“Someone has her phone and it is a joke”.
“I am not there so who has the high-vis jacket and is registering staff?”
“It CAN’T be a drill as prelims are on….”

After some messaging back and forth, I established that it was a real fire but that everyone was safe and soon after that school was being evacuated and pupils sent home.

I sent a message to my colleagues but did not call the school: I knew 100% that they would be fully engaged in managing the critical incident and that the last thing they would need would be me tying up their time or phone lines.

And soon emails, tweets and messages appeared from school to re-assure parents.

And I was re-assured.

Driving home tonight I reflected on how many text messages must get sent nowadays in the moments before real tragedies and how they must render loved-ones completely distraught.

Modern communication is fantastic and yet it can also lead us to over- or mis-communicate at times.

Tonight I will put my phone down and give my two a big hug instead.

I know as teenagers they might resist…. but it will tell them everything they need to know.

 

 

 

 

 

 

Happy, healthy and doing the best they can.

If you have read my previous posts, you will know that I am fairly single-minded about my vision; to help every young person in my care to be happy, healthy and doing the best they can. If I see that children are being deprived of the opportunity to thrive I will fight tooth and nail to put it right.

I want the world to be fair, safe and full of opportunity for every single child and so when things get in the way of that, I get angry and sad.

In school, we do the absolute best we can with the resources we have to support our children.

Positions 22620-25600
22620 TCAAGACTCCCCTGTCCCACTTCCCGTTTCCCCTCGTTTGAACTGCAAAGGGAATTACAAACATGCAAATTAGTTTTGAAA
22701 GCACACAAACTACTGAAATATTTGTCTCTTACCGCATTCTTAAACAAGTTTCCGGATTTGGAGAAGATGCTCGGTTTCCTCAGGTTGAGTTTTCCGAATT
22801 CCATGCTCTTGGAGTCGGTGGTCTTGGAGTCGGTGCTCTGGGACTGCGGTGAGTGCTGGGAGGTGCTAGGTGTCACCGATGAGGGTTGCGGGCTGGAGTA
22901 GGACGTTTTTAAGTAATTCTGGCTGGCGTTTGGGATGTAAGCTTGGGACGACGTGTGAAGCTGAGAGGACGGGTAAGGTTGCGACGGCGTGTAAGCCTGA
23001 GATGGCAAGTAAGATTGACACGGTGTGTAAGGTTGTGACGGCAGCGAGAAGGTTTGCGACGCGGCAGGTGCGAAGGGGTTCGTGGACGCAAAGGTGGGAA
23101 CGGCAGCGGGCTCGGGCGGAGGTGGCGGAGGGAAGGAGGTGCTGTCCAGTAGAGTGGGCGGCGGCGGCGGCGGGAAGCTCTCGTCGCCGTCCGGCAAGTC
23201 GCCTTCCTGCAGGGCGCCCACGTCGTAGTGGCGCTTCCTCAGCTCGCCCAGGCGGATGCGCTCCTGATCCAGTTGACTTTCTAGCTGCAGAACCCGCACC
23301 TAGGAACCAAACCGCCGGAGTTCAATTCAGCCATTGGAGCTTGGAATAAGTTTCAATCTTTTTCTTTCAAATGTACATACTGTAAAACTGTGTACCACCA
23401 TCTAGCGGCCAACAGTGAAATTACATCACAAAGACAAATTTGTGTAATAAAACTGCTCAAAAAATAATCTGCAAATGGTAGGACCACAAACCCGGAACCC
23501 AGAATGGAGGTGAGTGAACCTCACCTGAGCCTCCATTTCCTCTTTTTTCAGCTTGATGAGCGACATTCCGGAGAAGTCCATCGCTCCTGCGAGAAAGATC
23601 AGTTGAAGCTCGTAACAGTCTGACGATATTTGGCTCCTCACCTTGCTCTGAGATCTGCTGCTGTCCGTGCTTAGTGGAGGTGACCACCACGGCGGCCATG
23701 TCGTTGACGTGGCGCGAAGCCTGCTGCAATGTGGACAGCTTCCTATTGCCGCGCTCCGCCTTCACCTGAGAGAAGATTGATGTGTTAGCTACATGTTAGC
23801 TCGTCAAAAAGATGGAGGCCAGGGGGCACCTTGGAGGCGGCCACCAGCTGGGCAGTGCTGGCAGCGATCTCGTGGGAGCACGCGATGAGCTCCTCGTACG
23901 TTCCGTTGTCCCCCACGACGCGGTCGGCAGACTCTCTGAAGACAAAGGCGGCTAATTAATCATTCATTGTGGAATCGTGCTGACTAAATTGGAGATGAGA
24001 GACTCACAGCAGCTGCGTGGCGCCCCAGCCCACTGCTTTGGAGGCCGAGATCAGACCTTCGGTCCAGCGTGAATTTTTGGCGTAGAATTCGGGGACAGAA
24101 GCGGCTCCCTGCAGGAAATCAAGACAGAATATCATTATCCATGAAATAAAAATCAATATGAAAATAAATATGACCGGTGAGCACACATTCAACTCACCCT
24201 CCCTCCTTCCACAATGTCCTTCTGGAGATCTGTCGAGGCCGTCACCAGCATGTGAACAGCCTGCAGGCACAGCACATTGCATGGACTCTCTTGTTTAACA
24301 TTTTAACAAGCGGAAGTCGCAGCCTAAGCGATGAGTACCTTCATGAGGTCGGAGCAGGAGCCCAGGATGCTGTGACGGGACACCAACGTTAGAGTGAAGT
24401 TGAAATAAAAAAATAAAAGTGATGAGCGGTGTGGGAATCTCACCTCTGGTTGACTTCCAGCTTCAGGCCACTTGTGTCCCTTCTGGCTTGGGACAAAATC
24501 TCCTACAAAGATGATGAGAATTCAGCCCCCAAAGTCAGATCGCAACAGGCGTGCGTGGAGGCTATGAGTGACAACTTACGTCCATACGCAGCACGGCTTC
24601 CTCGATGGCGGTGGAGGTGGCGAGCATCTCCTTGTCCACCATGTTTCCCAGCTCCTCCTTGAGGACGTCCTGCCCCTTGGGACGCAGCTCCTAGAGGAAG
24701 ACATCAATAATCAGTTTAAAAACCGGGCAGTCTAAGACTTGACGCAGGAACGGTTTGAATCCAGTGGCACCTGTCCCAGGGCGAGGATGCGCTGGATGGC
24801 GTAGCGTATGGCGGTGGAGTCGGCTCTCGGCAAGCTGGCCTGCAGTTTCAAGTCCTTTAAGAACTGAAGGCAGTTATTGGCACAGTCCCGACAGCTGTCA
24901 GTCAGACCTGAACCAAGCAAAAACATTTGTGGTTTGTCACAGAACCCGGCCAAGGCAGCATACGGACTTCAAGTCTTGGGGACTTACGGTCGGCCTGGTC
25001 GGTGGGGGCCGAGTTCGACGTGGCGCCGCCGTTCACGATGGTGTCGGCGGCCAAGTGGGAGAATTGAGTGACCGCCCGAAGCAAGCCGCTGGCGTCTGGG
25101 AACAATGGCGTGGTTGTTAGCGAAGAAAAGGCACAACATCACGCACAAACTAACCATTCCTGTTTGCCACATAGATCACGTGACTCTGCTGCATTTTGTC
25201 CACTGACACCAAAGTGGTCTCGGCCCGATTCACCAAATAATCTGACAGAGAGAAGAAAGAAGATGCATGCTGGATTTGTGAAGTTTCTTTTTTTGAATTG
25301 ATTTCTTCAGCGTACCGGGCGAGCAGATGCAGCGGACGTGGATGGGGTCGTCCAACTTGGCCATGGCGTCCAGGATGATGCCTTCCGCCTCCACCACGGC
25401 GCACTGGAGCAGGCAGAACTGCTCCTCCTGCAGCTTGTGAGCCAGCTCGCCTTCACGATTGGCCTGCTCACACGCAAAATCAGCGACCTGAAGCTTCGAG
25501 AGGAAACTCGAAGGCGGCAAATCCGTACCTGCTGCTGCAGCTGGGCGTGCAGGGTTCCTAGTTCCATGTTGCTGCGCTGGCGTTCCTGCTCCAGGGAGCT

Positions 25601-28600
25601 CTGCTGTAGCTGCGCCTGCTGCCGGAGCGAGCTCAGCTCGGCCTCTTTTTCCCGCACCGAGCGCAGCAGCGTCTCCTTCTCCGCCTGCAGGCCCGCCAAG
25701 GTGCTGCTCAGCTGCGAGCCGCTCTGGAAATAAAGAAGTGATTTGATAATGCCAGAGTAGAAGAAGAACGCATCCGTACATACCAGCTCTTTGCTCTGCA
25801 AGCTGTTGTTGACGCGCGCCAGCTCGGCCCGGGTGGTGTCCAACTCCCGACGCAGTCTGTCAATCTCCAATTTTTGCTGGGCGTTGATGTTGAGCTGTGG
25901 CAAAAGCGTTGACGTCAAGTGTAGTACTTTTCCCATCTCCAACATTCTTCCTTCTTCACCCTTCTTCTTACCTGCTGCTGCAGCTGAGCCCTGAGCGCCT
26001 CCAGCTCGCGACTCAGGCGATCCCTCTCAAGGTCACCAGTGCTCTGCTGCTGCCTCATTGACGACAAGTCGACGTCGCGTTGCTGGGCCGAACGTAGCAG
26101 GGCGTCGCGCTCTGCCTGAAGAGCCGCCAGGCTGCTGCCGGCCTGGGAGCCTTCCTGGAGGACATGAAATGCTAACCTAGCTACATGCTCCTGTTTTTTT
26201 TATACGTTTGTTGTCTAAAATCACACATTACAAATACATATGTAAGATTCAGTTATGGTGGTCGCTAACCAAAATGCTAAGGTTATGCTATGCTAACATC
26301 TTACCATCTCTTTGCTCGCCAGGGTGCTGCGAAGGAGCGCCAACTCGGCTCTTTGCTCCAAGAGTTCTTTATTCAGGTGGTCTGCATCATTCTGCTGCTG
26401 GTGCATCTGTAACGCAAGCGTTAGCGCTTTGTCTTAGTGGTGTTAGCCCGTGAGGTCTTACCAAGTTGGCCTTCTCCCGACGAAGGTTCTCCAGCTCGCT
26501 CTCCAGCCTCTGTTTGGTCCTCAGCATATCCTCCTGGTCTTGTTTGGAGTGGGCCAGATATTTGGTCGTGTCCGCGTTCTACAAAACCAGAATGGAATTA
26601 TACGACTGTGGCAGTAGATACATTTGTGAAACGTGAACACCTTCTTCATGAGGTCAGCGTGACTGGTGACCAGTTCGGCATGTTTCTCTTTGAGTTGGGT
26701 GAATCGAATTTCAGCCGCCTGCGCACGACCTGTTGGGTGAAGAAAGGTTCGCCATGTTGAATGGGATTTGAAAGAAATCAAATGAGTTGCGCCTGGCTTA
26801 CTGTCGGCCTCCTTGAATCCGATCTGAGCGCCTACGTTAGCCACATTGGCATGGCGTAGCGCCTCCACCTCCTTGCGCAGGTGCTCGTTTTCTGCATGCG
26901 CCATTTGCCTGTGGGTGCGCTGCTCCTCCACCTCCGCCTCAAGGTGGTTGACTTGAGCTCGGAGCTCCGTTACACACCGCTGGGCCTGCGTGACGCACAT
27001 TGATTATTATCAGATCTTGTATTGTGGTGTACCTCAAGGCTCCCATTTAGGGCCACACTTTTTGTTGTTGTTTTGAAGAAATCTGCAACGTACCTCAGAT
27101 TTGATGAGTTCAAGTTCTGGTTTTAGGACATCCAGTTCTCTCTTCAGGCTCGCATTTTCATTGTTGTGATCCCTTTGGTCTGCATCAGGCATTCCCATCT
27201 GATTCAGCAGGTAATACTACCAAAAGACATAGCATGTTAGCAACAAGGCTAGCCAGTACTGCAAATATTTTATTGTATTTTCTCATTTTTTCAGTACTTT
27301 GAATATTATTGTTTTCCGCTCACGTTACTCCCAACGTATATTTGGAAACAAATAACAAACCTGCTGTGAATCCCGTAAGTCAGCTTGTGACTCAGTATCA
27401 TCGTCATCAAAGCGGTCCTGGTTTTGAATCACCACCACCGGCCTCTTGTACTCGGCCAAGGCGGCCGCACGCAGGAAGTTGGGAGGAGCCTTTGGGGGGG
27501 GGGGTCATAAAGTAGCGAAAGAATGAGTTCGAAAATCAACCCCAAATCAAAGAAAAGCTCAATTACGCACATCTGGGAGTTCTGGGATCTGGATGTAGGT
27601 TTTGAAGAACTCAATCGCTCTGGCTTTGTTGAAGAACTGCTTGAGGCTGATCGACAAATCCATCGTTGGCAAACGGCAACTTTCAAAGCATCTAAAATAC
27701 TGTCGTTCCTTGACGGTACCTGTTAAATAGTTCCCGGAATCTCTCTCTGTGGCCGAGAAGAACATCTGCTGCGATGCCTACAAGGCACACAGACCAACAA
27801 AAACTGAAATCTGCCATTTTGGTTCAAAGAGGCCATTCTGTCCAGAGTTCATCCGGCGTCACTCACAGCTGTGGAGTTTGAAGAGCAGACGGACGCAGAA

But we also need to know that they experience a life that is fair, safe and full of opportunity when they are outside of our environment.

We know that this will not be the case if they are out drinking alcohol from a young age.

We know that this will not be the case if they are taking drugs.

We know that this will not be the case if they are engaging in inappropriate sexual activity.

We know that this will not be the case if they do not have clear boundaries.

If we as parents cannot define the safe boundaries for our children then we need to ask for help.

There is no shame in this. We end up in this parenting role with very little preparation and if we are lucky enough to have had good role models in our families, then we probably do a good enough job.

But if we are struggling to get it right, we need to be honest and say so.

As a school leader, I don’t want parents to feel that they need to struggle alone. I need them to be honest and work with me so that we can create the environment both in and out of school that will allow our children to thrive.

It takes a village to raise a child. But we will only raise that child well if the adults in the village are honest, willing to work together and able to ask for help when they need it.